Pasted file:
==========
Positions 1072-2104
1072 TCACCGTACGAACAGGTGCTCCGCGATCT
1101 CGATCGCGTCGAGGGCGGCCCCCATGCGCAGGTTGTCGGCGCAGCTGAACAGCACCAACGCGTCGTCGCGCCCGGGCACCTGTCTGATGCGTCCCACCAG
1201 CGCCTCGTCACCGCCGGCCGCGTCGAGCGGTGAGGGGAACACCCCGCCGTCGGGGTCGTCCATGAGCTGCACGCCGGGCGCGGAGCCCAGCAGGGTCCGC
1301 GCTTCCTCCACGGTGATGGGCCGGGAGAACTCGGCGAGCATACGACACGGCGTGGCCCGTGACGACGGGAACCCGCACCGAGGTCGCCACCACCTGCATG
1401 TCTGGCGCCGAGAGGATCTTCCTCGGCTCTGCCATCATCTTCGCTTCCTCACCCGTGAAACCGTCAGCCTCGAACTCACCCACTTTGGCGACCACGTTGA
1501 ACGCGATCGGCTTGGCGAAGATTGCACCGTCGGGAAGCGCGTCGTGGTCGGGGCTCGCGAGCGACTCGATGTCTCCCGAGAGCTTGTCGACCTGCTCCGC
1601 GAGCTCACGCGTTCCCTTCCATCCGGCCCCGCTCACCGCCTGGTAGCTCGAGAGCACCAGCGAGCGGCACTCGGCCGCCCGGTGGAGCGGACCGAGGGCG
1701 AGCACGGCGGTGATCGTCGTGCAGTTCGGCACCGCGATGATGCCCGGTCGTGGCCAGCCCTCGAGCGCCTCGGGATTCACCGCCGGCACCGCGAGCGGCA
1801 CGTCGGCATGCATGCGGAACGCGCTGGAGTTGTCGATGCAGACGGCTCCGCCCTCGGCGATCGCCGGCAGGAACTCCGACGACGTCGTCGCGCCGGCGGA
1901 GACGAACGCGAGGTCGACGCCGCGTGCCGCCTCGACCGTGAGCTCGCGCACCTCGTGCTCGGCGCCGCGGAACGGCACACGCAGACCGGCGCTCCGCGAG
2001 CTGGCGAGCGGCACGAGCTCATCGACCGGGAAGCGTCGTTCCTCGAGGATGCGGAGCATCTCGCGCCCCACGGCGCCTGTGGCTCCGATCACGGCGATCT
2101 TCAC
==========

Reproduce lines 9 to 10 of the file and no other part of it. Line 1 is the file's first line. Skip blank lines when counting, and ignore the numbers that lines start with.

1701 AGCACGGCGGTGATCGTCGTGCAGTTCGGCACCGCGATGATGCCCGGTCGTGGCCAGCCCTCGAGCGCCTCGGGATTCACCGCCGGCACCGCGAGCGGCA
1801 CGTCGGCATGCATGCGGAACGCGCTGGAGTTGTCGATGCAGACGGCTCCGCCCTCGGCGATCGCCGGCAGGAACTCCGACGACGTCGTCGCGCCGGCGGA